ALHAMBRA — It came down to a choice between economics and aesthetics.
The City Council, sitting as the Alhambra Redevelopment Agency Monday night, opted for economics and selected the Price Co., which runs 25 Price Clubs nationwide, to develop the city's new 19.2-acre shopping center at the corner of Palm and Commonwealth avenues.
The agency board voted 4 to 0 for the San Diego firm, which runs the large discount warehouses, over Costco Wholesale Corp., a Seattle-based company that owns 20 warehouse discount stores and is often described as a "clone" of the Price Co.
Mayor Michael Messina abstained from voting because he had applied for a personal loan from Downey Federal Savings & Loan, a partner in the Costco proposal.
Known for Discounts
Both stores are known for offering discount prices on a wide array of merchandise by buying everything from toothpaste to tires in bulk and selling them in "no-frills" warehouse-like stores.
Robert Price, the company's president, said he was surprised by the agency's decision, particularly after the city planning staff had recommended against the Price Co.'s project because of aesthetic problems and design flaws.
"I didn't expect this; I was not confident about what was going to happen," Price said, adding that his confidence also was shaken by an economic consultant's report, which he contended overestimated the sales potential of Costco.
Although the Costco plan was more aesthetically appealing to the city's staff, the Price Club was more economically attractive to consultant Calvin Hollis of Katz, Hollis, Cohen and Associates. The private consulting firm, retained by the agency, estimated that the Price project could net the city as much as $1.7 million more than the Costco proposal over the next 25 years.
Aided by Reputation
This, along with the reputation the Price Club has gained from its stores in nearby areas such as Azusa, Burbank and Cerritos, was the deciding factor.
"The Price Club is so well known throughout Southern California that there's instant name recognition of the business by everyone in the shopping area," said Councilman Talmage Burke, chairman of the redevelopment agency.
"I was not particularly influenced by aesthetic considerations," he said. "I think that when people shop at a facility like that, they expect something that's more plain because of the nature of the business."
Councilman J. Parker Williams said the planning staff's concern for aesthetics was "important, but for me it wouldn't have outweighed the economic considerations for a minute.
Arguments for Costco
"I thought the Price Club experience would benefit Alhambra not only in a bigger way, but that they would see more action much more quickly than the other outfit . . . but the Costco project was very pretty," he said.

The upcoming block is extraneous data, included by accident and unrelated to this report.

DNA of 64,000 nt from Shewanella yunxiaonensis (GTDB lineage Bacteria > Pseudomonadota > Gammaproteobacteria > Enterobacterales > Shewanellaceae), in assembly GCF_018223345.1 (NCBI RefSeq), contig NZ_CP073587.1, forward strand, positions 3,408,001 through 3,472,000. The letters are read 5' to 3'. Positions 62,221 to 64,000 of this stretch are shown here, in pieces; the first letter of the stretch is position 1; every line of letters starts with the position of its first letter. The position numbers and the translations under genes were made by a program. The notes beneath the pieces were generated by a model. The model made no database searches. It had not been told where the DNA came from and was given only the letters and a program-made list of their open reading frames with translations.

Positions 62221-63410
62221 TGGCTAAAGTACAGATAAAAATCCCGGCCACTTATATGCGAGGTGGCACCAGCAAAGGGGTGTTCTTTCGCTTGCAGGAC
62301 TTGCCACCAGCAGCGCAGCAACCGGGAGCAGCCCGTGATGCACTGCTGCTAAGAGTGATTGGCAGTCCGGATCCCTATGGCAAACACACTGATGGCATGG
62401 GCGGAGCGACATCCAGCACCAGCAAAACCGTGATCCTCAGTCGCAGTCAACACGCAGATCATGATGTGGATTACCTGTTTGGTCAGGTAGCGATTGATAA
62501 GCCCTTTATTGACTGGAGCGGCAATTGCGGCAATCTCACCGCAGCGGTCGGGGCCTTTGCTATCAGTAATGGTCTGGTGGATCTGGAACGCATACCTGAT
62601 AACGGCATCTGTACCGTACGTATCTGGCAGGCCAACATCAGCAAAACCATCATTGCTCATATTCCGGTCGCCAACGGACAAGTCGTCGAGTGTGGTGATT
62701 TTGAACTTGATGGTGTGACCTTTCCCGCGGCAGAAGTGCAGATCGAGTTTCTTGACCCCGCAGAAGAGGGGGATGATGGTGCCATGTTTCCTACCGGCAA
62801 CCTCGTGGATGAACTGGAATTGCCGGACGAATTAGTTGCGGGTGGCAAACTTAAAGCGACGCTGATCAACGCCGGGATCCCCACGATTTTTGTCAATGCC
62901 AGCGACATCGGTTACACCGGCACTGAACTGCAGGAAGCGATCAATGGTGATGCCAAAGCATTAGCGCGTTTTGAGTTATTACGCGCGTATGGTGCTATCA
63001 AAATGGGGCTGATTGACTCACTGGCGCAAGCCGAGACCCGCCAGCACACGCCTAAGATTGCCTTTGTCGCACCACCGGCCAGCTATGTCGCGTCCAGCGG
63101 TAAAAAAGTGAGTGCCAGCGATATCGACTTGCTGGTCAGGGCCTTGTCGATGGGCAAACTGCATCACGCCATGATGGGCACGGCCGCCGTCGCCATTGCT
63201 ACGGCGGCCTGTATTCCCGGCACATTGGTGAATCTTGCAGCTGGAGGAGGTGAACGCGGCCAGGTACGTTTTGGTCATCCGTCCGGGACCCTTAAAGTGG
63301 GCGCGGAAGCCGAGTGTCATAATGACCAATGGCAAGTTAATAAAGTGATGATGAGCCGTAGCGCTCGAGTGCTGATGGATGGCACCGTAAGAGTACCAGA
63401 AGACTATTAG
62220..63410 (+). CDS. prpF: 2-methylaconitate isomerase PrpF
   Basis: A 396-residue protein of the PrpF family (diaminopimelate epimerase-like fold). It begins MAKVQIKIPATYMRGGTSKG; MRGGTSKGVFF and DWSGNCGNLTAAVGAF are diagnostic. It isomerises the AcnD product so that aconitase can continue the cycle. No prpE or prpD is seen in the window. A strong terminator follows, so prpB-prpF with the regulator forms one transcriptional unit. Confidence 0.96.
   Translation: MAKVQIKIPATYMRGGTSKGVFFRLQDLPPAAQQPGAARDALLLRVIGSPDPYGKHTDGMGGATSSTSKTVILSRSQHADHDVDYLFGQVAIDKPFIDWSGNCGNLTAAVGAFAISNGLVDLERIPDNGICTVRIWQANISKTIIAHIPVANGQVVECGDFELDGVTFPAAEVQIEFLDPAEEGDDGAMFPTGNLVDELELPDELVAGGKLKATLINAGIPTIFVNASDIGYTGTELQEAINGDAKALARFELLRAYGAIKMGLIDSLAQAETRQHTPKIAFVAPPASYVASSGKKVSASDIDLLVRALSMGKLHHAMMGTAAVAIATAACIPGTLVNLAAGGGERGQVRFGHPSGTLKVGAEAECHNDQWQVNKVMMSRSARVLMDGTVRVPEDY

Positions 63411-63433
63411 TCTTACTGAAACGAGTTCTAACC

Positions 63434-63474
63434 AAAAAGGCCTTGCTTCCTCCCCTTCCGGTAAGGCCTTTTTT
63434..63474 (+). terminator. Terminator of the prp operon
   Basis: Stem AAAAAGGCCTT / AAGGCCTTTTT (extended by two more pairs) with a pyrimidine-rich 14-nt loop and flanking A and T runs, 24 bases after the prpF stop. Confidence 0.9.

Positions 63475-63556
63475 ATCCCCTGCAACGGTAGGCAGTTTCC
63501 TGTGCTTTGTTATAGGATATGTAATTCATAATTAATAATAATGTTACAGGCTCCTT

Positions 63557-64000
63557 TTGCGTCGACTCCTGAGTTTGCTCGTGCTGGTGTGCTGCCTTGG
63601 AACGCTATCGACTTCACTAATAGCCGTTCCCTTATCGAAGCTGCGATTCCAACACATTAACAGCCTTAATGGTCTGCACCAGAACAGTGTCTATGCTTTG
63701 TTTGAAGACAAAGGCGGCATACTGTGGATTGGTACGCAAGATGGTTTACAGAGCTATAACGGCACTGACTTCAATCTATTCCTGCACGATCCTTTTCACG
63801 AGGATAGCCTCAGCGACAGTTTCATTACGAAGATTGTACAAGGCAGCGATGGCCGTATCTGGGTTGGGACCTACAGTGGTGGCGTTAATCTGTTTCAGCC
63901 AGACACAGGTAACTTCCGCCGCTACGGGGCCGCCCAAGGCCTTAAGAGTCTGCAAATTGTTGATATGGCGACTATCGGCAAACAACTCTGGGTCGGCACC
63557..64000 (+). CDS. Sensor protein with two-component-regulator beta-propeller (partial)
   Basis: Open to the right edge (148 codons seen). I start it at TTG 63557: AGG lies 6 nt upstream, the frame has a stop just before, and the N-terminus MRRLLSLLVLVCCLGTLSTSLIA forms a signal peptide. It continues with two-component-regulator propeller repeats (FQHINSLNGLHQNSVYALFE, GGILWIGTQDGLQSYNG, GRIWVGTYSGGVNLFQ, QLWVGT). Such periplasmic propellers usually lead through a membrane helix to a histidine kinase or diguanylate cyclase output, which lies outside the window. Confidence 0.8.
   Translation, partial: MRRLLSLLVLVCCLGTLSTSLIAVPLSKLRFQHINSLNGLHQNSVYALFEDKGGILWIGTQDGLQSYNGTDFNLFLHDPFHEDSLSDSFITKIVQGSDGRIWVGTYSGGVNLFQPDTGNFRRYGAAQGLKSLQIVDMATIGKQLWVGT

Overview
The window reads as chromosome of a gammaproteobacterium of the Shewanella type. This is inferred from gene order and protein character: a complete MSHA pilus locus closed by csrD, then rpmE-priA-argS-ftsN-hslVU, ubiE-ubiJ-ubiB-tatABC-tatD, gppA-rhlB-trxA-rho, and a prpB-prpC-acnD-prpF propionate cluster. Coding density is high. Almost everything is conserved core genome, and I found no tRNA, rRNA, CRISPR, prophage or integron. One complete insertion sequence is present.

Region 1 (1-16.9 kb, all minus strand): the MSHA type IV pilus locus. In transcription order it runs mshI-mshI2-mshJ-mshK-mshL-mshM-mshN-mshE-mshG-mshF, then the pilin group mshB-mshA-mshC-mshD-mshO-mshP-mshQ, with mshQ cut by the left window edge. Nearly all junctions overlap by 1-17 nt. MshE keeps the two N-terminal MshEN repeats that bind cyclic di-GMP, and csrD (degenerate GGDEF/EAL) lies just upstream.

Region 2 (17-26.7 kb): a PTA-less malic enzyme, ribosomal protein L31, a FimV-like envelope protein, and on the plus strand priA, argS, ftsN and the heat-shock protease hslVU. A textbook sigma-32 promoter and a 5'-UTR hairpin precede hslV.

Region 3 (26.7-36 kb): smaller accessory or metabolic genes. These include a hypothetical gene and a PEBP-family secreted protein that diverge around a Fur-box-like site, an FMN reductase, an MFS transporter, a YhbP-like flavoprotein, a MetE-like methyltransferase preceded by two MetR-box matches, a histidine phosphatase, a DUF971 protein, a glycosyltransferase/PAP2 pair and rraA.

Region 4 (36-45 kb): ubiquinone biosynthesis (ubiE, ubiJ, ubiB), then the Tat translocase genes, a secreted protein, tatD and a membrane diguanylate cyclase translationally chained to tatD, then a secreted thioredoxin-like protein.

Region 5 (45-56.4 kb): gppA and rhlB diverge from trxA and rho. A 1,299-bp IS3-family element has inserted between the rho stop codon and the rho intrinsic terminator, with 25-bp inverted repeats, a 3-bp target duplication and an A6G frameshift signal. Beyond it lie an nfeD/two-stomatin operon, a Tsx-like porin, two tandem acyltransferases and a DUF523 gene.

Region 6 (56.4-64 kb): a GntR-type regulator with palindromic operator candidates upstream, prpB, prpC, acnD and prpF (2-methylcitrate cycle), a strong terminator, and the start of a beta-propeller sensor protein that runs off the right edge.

In his report to the redevelopment agency, city Planning Director David Carmany recommended approval of the Costco project, hailing its superior appearance, parking and traffic flow design and its "linkage" of the warehouse store to 10 smaller businesses to be developed within the shopping center.
Carmany criticized the Price Co.'s project--which called for only seven other businesses in the center, unattached to the main store--for its "lack of amenities" and the awkward design of its parking lot and access from adjoining streets.
Before the agency voted, Joseph Kornwasser, a developer working with the Price Co., assured board members that the center's design could be changed to make it more amenable to planning staff guidelines.
No Significant Difference
In his analysis of the two projects, Hollis said there was no significant difference in economic performance between the Price Co., which pioneered the warehouse discount store concept in 1976, and Costco, which entered the business three years ago.
"It was our conclusion that the two projects would generate the same sales tax revenue," Hollis said.
"They would be part of the same market. Costco is essentially a clone of Price Club. . . . There's essentially no substantive difference in the ability of the two firms to develop the project they propose."
Hollis said that both firms eventually would be able to do about $130 million in business a year, but that Price Club--because it has already established a reputation in the market--would be able to reach this level of sales in two years, while it would take Costco three years to do so.
The critical difference between the two projects, Hollis said, was their financial arrangements with the redevelopment agency.
The Price Co. will pay the agency $7.5 million of the $14.8 million needed to buy and clear the shopping center property. The firm will give the remainder of the purchase price to the agency in the form of an interest-free loan, to be repaid by sales-tax revenue generated by the shopping center.
The Price Co. will guarantee the agency minimum sales-tax revenue of $200,000 a year.